Heritage, Local Communities and the Safeguarding of ‘Spirit of Place’ in Taiwan Peter Davis, Han-yin Huang International Centre for Cultural and Heritage Studies, Newcastle University, NE1 7RU, UK firstname.lastname@example.org; email@example.com AND Wan-chen Liu Graduate Institute for Museum Studies, Fu-Jen Catholic University, Taipei, Taiwan firstname.lastname@example.org Abstract: After brief reviews of the theoretical issues relating to place and ecomuseological processes this paper traces the changing relationships between people and place in Taiwan. Recent research carried out by the authors with local communities on Matsu (a group of Taiwanese islands off the coast of mainland China), and case study material collected from local cultural workshops in southern Taiwan provides a focus for the discussion. Both sets of data demonstrate the growing awareness of heritage by local communities in Taiwan, and their recognition that heritage is significant because it reflects and builds local identities, can aid community sustainability and provides a sense of place. It is suggested that the research and processes described here indicate that the heritage sector in Taiwan would benefit by becoming more community-centred, with consultation, involvement and democratisation playing a significant part of the process of safeguarding natural resources, the cultural environment and intangible cultural heritage.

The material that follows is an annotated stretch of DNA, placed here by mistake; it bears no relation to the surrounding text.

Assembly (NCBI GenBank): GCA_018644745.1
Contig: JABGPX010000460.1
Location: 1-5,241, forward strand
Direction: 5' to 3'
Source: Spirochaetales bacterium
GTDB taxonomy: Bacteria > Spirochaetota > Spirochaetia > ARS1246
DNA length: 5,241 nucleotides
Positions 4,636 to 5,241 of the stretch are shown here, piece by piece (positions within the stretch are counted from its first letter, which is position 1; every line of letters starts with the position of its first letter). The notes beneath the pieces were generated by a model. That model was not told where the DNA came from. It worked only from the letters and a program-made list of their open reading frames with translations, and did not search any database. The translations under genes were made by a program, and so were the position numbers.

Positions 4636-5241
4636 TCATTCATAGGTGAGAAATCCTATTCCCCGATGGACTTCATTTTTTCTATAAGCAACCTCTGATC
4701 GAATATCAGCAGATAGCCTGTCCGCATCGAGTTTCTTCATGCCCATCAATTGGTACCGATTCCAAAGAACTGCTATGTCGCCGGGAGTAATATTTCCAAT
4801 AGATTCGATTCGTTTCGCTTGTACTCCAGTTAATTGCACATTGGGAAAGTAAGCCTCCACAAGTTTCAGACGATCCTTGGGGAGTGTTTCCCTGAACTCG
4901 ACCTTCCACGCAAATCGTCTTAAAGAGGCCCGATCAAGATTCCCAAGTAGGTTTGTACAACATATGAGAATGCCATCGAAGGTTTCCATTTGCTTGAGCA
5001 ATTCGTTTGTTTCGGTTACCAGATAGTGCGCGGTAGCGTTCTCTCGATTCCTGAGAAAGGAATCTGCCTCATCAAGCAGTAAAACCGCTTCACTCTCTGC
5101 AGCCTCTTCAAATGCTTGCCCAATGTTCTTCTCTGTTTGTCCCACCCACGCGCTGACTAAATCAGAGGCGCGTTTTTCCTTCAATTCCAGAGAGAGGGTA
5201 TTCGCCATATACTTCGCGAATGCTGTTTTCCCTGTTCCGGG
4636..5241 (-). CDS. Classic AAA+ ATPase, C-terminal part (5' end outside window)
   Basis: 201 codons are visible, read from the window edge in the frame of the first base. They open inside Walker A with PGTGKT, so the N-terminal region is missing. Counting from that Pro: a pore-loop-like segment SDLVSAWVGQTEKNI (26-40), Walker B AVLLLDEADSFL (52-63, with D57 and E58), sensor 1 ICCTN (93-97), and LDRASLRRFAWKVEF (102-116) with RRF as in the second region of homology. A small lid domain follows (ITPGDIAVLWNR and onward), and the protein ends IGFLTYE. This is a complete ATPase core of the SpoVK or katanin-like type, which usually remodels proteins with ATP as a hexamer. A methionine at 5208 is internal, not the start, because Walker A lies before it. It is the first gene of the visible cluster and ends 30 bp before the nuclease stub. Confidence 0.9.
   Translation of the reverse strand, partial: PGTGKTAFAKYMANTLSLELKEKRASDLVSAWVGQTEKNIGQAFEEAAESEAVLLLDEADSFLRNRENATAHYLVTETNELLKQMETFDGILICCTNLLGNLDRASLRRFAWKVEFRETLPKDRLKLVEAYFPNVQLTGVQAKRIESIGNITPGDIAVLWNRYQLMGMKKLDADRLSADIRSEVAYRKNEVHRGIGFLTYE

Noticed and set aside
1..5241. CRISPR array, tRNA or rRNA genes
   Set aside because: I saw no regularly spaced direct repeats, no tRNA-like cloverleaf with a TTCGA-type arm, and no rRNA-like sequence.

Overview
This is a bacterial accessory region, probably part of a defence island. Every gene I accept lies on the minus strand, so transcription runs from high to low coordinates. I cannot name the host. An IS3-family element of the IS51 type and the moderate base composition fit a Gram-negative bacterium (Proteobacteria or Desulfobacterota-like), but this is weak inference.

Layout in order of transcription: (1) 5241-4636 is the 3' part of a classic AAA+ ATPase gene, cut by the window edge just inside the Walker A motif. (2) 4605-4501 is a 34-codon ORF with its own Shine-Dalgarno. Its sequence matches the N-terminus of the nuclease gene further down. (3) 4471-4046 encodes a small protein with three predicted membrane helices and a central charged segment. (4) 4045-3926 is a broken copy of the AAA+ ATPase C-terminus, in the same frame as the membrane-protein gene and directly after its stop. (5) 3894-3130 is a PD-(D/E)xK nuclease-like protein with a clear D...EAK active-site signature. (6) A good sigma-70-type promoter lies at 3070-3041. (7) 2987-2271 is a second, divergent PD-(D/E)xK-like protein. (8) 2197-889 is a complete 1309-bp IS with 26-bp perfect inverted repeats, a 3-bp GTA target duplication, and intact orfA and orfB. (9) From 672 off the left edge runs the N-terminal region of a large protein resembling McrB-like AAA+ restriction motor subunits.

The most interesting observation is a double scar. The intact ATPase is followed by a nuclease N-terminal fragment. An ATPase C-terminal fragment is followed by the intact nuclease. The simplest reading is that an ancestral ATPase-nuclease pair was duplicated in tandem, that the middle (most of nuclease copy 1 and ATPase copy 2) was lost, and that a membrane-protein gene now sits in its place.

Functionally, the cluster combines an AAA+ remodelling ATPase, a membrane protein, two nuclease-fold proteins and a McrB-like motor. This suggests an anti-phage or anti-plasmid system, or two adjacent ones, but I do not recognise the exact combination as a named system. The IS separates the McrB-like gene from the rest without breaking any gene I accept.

1. Heritage and ‘Sense of Place’ Terms such as ‘belonging’, ‘identity’, and ‘community’ are frequently used when discussing ideas about place, and the more elusive ‘sense of place’ or ‘spirit of place’. Exploring place has been a research focus in several disciplines, including anthropology, ecology, geography, psychology, sociology and (to a lesser extent) cultural and heritage studies. The human geographers Yi-Fu Tuan, Edward Relph and Anne Buttimer are regarded as pioneers in using experiential perspectives to reflect on place and ‘sense of
place’ (Cresswell 2004,...